And yet strangely when ex-detective Trevor Marriott disagrees with your Ripper/Torso Killer theory he doesn’t know what he’s talking about

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              • Originally posted by Fisherman View Post
                You of course know that Andy Griffiths said that his opinion was that the killer would certaibly not run for it.

                You have countered that by saying that you think your take on things is a better one.

                You are entitled to that take. However, what I would do personally if I was told by an ex-murder squad leader with lots of psychological insights and studies behind himself, would be to accept that he probably was the better judge.

                That´s not to say that I would accept what he said as an absolute truth, but I would certainly accept that he was not talking out of the blue.

                You make another choice, and you are free to do so. And I am free to point out the possible fallpit involved in it.

                As for the name, you work from an acceptance as a fact that Lechmere gave his address to the inquest. As you know, that is something that is under much contention, and certainly, if he gave a name he otherwise did not use in authority contacts and perhaps not at all, and coupled this with not giving his address, then the red flag that produces is large and deeply coloured.

                Once again, you are free to sweep the material that is in conflict with your preferred thinking under the carpet. And once again, I am free to point out that it may be a very unwise choice.

                As I told you before, my work means that I look for the options involved - could Lechmere be guilty, or are there major obstacles? When applying that thinking, I certainly accept Griffiths view, not as something that cannot be contested, but as something that very much allows for Lechmere being guilty. The same thing applies for the address - I don´t say that he cannot possibly have given it to the inquest (he can, and all but for one journalist can have decided not to write it down), but I am certainly regarding the option that he never gave the address as a very viable one, and I accordingly see no definitive obstacle for my theory on that account either.

                Ironically, having been told by you so many times how closed my mind is, it seems we are now having a situation where you choose to close yours. And guess what? You are free to do so, and I am free to point out the peril of it.
                I don’t see how I could have written a fairer post.

                Obviously someone that disagrees with you is going to get the usual criticisms. I’m biased but you’re open-minded .

                When an expert says something idiotic I choose to ignore it. How the hell can anyone say that a serial killer would be certain to put himself in a position where he would almost certainly get caught. Please wake up It’s a wonder old Lech didn’t sneak up behind PC Watkins, goose him, then run off shouting ‘I’m Jack and you cant catch me!.’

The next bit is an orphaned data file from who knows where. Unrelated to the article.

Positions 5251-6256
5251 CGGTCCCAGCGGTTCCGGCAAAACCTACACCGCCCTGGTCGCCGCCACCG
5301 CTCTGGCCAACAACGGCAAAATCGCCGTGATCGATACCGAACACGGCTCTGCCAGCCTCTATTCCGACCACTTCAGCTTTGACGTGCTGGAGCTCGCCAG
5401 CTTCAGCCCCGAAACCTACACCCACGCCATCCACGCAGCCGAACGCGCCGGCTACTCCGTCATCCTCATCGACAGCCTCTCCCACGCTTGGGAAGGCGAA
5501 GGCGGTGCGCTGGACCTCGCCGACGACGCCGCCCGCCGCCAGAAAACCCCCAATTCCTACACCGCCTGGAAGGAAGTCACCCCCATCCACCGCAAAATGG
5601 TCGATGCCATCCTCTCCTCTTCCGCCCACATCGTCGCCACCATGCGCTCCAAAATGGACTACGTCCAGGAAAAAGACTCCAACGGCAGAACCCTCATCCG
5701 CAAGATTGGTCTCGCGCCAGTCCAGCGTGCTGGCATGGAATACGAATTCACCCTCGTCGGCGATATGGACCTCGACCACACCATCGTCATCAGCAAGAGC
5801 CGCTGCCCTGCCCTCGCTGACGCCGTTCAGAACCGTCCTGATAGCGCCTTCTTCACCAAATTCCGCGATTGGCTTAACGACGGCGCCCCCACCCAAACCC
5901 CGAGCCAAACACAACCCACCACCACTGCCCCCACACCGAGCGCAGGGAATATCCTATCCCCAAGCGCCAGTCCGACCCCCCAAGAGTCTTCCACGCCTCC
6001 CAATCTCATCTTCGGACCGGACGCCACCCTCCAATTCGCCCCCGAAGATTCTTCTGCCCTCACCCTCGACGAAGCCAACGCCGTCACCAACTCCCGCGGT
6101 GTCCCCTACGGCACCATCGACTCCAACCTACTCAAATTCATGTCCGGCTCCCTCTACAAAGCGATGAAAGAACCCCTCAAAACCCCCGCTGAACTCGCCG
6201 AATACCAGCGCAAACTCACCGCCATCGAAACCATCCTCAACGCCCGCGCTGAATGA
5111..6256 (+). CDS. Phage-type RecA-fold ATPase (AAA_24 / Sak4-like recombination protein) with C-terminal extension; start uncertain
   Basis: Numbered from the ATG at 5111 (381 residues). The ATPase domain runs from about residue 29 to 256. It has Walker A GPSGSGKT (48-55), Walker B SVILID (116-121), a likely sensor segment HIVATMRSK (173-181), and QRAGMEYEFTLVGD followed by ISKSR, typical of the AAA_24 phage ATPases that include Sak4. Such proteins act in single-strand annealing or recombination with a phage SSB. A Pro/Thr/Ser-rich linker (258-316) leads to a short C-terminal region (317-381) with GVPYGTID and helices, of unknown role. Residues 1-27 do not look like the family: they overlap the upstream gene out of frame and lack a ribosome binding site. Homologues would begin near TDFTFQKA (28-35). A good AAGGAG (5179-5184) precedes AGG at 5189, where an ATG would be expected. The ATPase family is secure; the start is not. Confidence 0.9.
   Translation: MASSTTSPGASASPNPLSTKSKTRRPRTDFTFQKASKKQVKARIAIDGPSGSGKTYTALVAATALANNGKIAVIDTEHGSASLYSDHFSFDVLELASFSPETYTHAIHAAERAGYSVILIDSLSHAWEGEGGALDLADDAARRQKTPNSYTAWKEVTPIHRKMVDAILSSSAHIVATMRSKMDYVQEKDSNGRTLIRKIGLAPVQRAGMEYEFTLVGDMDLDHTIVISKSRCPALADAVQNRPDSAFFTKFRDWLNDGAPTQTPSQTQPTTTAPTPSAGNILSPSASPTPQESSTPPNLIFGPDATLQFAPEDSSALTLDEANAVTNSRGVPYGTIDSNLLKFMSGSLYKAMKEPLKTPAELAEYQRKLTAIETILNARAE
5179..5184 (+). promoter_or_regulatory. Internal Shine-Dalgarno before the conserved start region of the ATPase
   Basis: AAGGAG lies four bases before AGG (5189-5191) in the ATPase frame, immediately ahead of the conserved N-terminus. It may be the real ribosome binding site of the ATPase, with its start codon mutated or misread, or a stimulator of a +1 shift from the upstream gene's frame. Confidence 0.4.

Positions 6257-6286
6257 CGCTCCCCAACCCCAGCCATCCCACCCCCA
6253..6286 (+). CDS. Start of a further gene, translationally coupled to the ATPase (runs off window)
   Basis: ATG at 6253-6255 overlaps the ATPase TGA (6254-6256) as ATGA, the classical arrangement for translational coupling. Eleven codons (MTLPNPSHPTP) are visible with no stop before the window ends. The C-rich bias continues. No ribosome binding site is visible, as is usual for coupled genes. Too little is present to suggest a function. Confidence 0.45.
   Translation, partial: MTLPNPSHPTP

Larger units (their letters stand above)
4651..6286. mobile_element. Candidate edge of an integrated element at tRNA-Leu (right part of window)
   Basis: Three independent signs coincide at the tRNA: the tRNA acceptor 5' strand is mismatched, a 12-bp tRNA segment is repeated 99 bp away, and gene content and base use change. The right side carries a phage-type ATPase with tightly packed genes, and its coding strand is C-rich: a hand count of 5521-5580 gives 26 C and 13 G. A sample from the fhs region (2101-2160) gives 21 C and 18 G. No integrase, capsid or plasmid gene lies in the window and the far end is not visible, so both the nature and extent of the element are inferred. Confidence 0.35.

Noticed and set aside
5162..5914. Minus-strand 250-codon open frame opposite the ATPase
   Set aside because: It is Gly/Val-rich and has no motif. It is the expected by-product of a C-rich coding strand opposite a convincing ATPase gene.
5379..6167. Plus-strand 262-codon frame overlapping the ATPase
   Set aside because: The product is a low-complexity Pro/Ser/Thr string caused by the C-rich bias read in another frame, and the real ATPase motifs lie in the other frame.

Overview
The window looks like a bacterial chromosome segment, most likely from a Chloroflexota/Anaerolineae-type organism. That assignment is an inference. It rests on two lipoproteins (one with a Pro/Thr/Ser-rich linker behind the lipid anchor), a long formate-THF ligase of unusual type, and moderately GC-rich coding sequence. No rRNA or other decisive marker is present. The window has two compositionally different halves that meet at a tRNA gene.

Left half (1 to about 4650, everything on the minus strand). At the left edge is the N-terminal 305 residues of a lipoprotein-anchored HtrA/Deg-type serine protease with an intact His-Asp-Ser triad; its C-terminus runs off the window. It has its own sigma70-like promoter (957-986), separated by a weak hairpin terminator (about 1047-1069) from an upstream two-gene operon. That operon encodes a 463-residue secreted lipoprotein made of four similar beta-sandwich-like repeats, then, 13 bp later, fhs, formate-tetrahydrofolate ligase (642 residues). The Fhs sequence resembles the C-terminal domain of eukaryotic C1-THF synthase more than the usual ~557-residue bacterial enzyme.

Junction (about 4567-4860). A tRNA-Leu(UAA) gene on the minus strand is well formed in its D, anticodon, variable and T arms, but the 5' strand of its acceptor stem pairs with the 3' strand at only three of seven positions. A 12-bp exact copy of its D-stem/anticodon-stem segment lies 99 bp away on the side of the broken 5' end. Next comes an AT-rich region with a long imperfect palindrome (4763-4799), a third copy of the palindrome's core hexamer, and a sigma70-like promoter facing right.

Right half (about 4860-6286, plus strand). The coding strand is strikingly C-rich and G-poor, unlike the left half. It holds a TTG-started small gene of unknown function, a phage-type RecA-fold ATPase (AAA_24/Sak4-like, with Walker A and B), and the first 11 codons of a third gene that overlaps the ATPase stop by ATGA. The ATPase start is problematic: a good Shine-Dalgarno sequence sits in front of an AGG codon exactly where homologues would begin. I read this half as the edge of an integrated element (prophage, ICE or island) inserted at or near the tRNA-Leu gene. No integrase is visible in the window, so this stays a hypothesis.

“As I told you before, my work means that I look for the options involved“


                And as long as they can be shaped to fit a guilty CL then everything is rosy in the garden!

                Is anyone else getting tired of this nonsense?

                Comment


                • Originally posted by Fisherman View Post
                  Finding a body is not something that befits an innocent bystander.

                  I won’t be alone in not understanding that? Surely you’re not saying that everyone who finds a body is likely to be a killer?

                  Notifying the first passer-by is - but it equally applies that if he was the killer, it gave him the initiative.

                  Yup. It gave him the perfect opportunity to get himself hanged.

                  Alerting the authorities was something suggested by Paul, not him.

                  And of course CL could never have guessed in his wildest imagination that the passer by might have suggested that! What else was he likely to have done?

                  Attending the inquest was his only way NOT to become suspect number one.

                  So he only did the right thing for the wrong reasons?

                  Two sides, Harry. As alway.

                  Black is white, Harry. As always.
                  At its simplest there is far, far more chance of CL being innocent than there is of him being guilty. Without a shadow of a doubt.

                  Comment


                  • Originally posted by Fisherman View Post
                    Exactly so. And the best way not to get caught for killing is not to kill.
                    And failing that it is to get away from the crime scene unseen and unidentified Which is exactly what Lech the Ripper didn’t do. Which points to the overwhelming likelihood that he was Lech the witness as the police at the time believed him to be.

                    Comment


                    • Originally posted by Elamarna View Post
                      Abby

                      In Paul's account, where he takes centre stage and Lechmere becomes the bit player, its role reversal and one of the reasons why we need to be cautious when looking at Paul's account. The conversation is that a woman is lying in Bucks Row, and Mizen does not respond. There is no mention of another police officer, indeed Paul complains mizen continues knocking up, which Mizen himself confirms by saying after the conversation he finished/completed the last knock up he was on.

                      It is this article on 2nd along with the testimoney of Neil on the 3rd plus 1 other item which i contend are the genesis of Mizen's subsequent account on the 3rd.
                      The inquest reports as Sam as pointed out several times make it clear Mizen is asked if Lechmere is alone when they talk and he says no, the otherman who went down Hanbury street was also there.